Perhaps few words in contemporary science have been abused as much as “quantum”. Simply put, a quantum is the minimum amount of an entity that can actually do anything. One example is a photon, which is the minimum amount of light that can be involved in an electromagnetic interaction. The study of such tiny particles, which exist at a truly infinitesimal level of minuteness, has become known as quantum physics, and is regarded by physicists as having the potential to underpin a so-called Theory of Everything — one that fully explains all known physical phenomena and predicts the outcome of all possible experiments. While we are not quite that far just yet, quantum physics does have significant practical applicability in industrial contexts, with estimates suggesting that up to 30% of the gross national product of the US is accounted for by inventions made possible by quantum mechanics. Therefore, while remaining committed to the long-term holy grail of explaining the universe, perhaps for now we should be happy just to settle for consolation prizes like, erm, quantum dishwasher powder.
Or more specifically: “FINISH® QUANTUM®“, part of the FINISH® “multi-benefit dishwashing tablets and pacs” range produced in the UK by Reckitt Benckiser plc. Interestingly, actual physicists don’t typically seek to protect their jargon by registering scientific descriptors as legal trademarks. But surprise surprise, actual quantum physics has little or nothing to do with this product.
So what might be “quantum” about FINISH® QUANTUM® dishwasher powder? Well, here’s what is says on the product’s own website:
FINISH® QUANTUM® utilizes a breakthrough multi-chamber technology that releases each agent when needed during the cycle.
Powerful scrubbing micro-beads soften burnt-on food like lasagna.
Powermax Bleach granules attack tough stains like tea and coffee.
Rinse Agent gel delivers an amazing shine!
And that’s it. Other than in the product’s name, the term “quantum” is not used anywhere else on the manufacturer’s website. So, basically, while this may well be the most effective dishwasher powder ever invented (and it stands as the #1 recommended brand among dishwasher manufacturers), there is nothing really “quantum” about FINISH® QUANTUM®. In this context, the term “quantum” has no meaning and is used entirely for decorative purposes.
So, if the term is meaningless, why do the manufacturers choose to use it (and even to protect it as a registered trademark)? Why not employ a different term that authentically captures the chemical properties that make this powder so great? Well, as often emerges in advertising, the emphasis here is less on meaning and more on implication. In marketing terms, a label like “quantum” presents the correct values statement — its actual meaning hardly matters.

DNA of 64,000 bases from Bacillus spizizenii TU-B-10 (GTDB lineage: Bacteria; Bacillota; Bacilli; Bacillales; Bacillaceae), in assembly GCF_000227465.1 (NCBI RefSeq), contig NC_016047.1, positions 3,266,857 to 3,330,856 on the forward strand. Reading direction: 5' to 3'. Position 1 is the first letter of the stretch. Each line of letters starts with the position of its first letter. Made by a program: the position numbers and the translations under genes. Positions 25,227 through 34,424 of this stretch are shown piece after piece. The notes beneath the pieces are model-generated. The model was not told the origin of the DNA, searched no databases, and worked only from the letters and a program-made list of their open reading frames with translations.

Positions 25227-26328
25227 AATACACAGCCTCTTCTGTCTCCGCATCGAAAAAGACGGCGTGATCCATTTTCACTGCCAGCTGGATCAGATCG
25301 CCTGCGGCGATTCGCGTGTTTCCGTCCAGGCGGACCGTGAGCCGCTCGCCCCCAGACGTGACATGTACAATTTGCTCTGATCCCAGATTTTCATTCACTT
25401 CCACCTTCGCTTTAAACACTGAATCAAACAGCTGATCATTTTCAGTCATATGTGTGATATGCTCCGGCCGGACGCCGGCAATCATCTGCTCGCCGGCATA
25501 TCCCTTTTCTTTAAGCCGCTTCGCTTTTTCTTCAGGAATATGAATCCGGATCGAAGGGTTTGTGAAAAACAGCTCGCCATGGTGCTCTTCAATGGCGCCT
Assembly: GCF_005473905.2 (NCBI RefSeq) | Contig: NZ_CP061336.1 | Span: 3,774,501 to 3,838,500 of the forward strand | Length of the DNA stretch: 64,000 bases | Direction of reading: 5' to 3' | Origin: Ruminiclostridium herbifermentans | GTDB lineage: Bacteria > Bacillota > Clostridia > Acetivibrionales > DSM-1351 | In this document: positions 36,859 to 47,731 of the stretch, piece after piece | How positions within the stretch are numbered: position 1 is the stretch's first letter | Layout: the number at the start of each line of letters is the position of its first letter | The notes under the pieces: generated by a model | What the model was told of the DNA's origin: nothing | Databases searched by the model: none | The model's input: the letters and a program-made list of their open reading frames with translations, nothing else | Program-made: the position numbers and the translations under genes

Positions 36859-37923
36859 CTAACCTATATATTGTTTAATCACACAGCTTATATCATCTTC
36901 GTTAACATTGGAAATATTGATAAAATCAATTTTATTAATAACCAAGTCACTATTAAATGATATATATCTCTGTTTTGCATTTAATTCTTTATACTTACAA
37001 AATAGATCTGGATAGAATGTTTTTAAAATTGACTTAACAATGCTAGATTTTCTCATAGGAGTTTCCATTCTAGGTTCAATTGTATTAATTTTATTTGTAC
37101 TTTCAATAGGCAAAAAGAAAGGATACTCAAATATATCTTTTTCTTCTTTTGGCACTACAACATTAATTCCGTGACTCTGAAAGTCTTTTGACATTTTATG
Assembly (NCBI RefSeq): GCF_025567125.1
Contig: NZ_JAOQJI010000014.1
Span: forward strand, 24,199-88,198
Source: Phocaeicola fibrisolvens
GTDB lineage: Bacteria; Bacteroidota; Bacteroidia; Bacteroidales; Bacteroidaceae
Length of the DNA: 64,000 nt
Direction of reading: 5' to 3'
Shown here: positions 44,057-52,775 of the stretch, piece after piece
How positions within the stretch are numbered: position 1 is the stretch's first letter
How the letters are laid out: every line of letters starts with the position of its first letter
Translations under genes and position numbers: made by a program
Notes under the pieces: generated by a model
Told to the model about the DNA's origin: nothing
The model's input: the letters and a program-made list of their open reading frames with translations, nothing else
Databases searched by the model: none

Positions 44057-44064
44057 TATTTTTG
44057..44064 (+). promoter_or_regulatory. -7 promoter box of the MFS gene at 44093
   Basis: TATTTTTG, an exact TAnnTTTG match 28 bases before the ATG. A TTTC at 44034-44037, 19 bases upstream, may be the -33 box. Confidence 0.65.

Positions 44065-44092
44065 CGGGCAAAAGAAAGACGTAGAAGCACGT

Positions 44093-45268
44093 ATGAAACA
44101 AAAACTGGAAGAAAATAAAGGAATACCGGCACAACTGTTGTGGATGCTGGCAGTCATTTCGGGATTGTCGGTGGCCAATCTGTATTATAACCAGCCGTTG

The word “quantum” has many esoteric connotations, many of which are only loosely related to the ideas examined in quantum physics. In general, the word connotes complexity and strangeness, but in a way that is combined with scientific credibility. This is because quantum concepts exist at such a mind-bogglingly reduced level of detail, humans can hardly even visualise the events that are being studied. In fact, events at the quantum level are so unfamiliar, that even highly trained scientists find the area difficult to understand (the physicist Richard Feynman famously stated “I think I can safely say that nobody understands quantum mechanics”). As such, the term is wide open for abuse by anyone who wishes to convey to public audiences an impression of being at the cutting edge of breathtaking technological advancement. Accordingly, we see dubious therapies passed off as examples of “quantum healing”, clairvoyants and psychics promoted as proponents of quantum communication, and the heretofore debunked biochemistry of homeopathy defended in terms of being a quantum phenomenon that mainstream science is incapable of comprehending.
Two reasonably well known findings from quantum physics have been especially popular with the scientific fringe. The first is the phenomenon of “action at a distance”. This occurs when one entity has an effect on another when there is no known mediating link between them. Quantum physicists have long noticed that subatomic particles often appear to exert such effects, and the idea has latterly been used as a licence to attach the “quantum” label to claims about any situation where one entity exerts a remote influence on another. For example, in parapsychology, quantum ideas of action-at-a-distance are sometimes used to explain how psychics or clairvoyants can “see” distant events without the burden of having to use ordinary human senses (see this book, or even better, my published review of said book). Similarly, New Age periodicals frequently claim that, because of the quantum nature of reality, all human minds are interconnected with one another by virtue of being intrinsically imbued within the universe itself; a notion referred to as “quantum consciousness” or “quantum mysticism”.